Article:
Dolby Vision vs. HDR10
Part 1: Dolby Vision vs. HDR10
Within 10 years there have been drastic changes in the world of televisions. From CRT we moved to LCDs and then came LEDs. Now there is a competition in video quality and the turf is occupied with HD, full HD and 4K TVs with HDR joining the race now. The old content is now known as "SDR," or standard dynamic range. While there are other entrants in the ace too like Technicolor HDR and HLG, they have so less adoption right now that we are going to keep them aside for the purpose of this article and discuss only Dolby Vision vs HDR10.
Let’s start with the basics of HDR10 and Dolby Vision:
1. HDR is an open source development and hence HDR10 is available to manufacturers for free use. Dolby Vision, on the other hand, is a proprietary software and manufacturers have to pay for it thereby increasing the cost for the customers as well. Hence television cost is more for Dolby Vision vs HDR10.
2. Currently, HDR10 and HDR10+ TVs are being made by Samsung, Sony, Panasonic, and Hisense while Dolby Vision televisions are being produced by LG and few by Philips and TCL.
3. The main technical difference between HRD10 and Dolby Vision is that HDR10 contains a static metadata while Dolby Vision provides a continuous stream of metadata to your television. What this metadata does is that it provides instructions to your television on how to render a screen. Since HDR10 provides this data only once at the start, the instructions have to be averaged out which compromises the whole video be it Daytime scenes or Night time scenes. In case of Dolby Vision, this metadata can even be per frame making each scene the best your television can deliver.
4. 12-bit colors are supported by Dolby Vision vs HDR10’s 10-bit colors. However, practically no television currently supports 12-bit color and Dolby claims that they downsample it to 10-bit to support current screens.
5. HDR10 is capable of showing content at 1,000 nits while theoretically, Dolby Vision is capable of showing content at 10,000 nits but currently comes with only 4,000 nit peak brightness target
6. HDR10 and Dolby Vision are not backward compatible. It means that your HDR content is not automatically going to play on your device that is made for playing SDR content. So if you are subscribing for some live streaming content in HDR quality and might play it on an unsupportive device, make sure to ask your provider if they support switching between the HDR and SDR types or if your hardware is capable of converting HDR to SDR.
7. To talk of a few similarities, both the formats need a television to have a resolution of 4K (3,840 x 2,160), displays capable of ~90% of the DCI-P3 color gamut and TV panels with screens capable of handling the 10-bit color format.
Those who are planning to buy televisions with high-end video quality need to decide on the type of HDR they want. While there are TVs with both HDR10 and Dolby Vision, you can also reduce your expense by selecting TVs with only either of them. Also, most TVs which support Dolby Vision will usually come with HDR10 support.
Once you have made a selection, do take care to find it if it is only “supporting” HDR content or actually utilizes the content in the best way possible. Many manufacturers label their TVs as 4k UHD but in reality, only the panel is 4K, the TV itself doesn’t support HDR. Make sure to check for 10-bit panels and not 8-bits. Sometimes manufacturers provide a panel which produces enough nits that the contrast though not near to a 10-bit panel, is much better than a regular 8-bit panel.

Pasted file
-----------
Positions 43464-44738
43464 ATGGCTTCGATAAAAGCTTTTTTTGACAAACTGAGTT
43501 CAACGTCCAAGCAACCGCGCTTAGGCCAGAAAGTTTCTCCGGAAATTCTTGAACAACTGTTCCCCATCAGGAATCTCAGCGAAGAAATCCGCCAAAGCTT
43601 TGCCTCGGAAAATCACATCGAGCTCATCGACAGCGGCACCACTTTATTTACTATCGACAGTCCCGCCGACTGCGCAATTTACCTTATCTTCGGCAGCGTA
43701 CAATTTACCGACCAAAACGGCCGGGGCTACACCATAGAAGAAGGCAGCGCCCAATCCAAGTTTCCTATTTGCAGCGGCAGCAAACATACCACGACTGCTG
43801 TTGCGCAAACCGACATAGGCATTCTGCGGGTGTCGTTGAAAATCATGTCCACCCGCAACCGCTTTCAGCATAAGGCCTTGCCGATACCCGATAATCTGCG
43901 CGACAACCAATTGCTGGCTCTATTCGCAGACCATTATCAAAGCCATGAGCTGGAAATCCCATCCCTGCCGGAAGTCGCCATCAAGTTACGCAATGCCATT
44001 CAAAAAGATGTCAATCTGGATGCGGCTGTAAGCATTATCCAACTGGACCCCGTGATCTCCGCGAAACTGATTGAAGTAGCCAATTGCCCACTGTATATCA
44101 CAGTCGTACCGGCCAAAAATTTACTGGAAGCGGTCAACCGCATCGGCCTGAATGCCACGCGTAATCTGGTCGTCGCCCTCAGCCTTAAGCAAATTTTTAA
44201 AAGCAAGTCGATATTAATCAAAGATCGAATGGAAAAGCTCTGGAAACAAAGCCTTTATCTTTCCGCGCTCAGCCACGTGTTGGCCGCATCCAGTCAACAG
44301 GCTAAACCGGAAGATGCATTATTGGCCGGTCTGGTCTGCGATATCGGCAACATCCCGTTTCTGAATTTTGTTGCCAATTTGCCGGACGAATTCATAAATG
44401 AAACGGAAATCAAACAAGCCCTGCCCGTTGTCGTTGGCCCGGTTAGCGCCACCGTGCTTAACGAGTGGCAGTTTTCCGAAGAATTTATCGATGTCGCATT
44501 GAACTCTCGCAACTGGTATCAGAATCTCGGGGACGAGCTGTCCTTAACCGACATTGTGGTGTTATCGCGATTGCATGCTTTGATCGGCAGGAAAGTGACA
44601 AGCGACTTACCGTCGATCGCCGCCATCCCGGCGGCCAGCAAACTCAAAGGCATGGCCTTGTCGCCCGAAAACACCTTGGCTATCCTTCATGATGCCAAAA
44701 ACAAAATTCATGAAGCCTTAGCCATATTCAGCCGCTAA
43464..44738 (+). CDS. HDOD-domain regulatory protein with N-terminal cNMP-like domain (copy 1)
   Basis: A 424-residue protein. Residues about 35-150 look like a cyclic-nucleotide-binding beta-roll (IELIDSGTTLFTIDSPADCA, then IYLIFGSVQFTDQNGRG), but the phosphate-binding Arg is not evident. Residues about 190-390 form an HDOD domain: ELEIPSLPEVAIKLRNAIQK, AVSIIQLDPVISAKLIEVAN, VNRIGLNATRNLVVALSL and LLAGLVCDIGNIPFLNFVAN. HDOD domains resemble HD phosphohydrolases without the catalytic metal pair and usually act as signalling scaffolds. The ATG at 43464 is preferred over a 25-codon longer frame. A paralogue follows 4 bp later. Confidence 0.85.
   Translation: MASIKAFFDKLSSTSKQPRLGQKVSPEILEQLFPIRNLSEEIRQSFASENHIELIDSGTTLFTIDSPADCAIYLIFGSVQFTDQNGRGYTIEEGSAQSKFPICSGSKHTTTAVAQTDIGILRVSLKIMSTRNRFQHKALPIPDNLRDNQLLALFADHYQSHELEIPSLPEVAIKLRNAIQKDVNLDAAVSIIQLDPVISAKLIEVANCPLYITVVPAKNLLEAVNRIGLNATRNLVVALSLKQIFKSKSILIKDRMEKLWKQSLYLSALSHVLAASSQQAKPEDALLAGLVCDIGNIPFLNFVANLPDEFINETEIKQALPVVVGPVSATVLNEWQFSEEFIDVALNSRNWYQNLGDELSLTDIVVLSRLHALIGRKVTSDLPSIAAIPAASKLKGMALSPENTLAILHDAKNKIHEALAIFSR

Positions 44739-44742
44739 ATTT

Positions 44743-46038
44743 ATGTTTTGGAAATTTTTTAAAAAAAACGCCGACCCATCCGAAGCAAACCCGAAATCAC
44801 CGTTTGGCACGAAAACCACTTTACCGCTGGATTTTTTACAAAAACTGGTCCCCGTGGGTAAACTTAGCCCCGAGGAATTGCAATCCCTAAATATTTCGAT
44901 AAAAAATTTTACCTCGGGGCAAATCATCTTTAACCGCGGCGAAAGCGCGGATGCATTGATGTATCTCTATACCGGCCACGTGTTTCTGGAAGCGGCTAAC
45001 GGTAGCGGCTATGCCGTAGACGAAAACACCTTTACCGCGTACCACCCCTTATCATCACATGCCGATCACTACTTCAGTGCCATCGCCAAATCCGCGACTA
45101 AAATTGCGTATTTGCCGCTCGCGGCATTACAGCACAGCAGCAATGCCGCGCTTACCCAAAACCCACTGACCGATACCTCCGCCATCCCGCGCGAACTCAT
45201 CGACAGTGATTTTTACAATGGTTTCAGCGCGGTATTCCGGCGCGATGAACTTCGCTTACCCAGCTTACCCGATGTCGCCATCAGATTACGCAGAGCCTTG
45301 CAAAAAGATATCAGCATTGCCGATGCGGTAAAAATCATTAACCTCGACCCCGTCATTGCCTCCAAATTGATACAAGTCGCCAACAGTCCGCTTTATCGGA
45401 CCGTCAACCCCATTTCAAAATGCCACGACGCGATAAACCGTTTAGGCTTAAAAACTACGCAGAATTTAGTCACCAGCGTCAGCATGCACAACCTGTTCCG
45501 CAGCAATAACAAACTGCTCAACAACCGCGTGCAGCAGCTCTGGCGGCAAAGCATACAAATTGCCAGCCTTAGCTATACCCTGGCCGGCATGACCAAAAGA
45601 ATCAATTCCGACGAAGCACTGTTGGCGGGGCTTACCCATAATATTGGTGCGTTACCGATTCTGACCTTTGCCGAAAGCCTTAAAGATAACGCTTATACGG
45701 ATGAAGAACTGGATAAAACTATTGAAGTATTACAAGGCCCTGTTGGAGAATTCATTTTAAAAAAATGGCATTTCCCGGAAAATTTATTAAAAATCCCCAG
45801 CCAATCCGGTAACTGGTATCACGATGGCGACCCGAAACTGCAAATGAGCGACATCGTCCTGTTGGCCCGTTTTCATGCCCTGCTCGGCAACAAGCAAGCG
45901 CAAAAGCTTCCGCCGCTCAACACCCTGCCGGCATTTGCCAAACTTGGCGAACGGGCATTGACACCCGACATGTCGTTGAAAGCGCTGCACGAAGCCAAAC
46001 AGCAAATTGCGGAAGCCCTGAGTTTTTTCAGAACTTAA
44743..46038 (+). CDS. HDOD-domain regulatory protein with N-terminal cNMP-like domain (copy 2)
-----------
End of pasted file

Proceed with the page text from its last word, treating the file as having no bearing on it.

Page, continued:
While the explanation above clearly tells why Dolby Vision gives better video quality, it is not that HDR10 is completely useless. With the right implementation, an untrained eye might not even be able to decipher the video type on the same television. Your Blu-Ray’s too contain only 8-bit color depth, so playing it on your new TV is not going to give you any better viewing experience but it does help you get an idea how your content is going to look on an HDR10 supported device.
If you compare TVs with Dolby Vision and HDR10, then surely it is a no-brainer that Dolby Vision comes out as the winner. However, there are a lot of improvements going on with HDR and the current HDR10+ takes care of the problem of static metadata with a continuous stream of metadata, 4000 nits of brightness and 10-bit color depth. With Dolby Vision vs HDR10 though, the winner is clearly Dolby Vision.
Part 2: DVDFab Solutions to Preserve/Play the HDR10/Dolby Vision of 4K UHD Blu-rays
With an increasing popularity of 4K Ultra HD content as well as players, there has been a lot of increase in next-gen 4K Ultra HD Blu-ray movies. It is a good idea to keep a copy of these movies on compatible drives for safekeeping. Then we recommend you DVDFab UHD Copy, the best UHD Copy tool that can preserve the HDR10/Dolby Vision quality of the original 4K Ultra HD Blu-ray. DVDFab UHD Copy lets you copy the main movie title or the entire disk of 4K content and then save it as a 1:1 lossless or as a compressed ISO file using its 3 modules - Full Disc, Main Movie, and Clone/Burn. You can save an entire 4K Ultra HD Blu-ray quality movie in a blank BD-50/25 disc with its advanced compression technique and the best thing is that it will still retains the quality of 2160p video. Compared to writing the content to a blank BD XL disc, writing to a BD-100 disk can save you a lot of bucks.
DVDFab has a media player - DVDFab Player 5 that is a 4K UHD Media Player with Menu & HDR10 Support on 4K Ultra HD Blu-rays. You can run the player in both PC and TV playback modes. It has beautiful skins that you can use to customize its looks to your personal liking. It supports playback of all standard and 4K UHD videos. There is HDR10 video playback support as well as HD audio output support. Just make sure to use good quality hardware to get the best HD experience from your Blu-ray.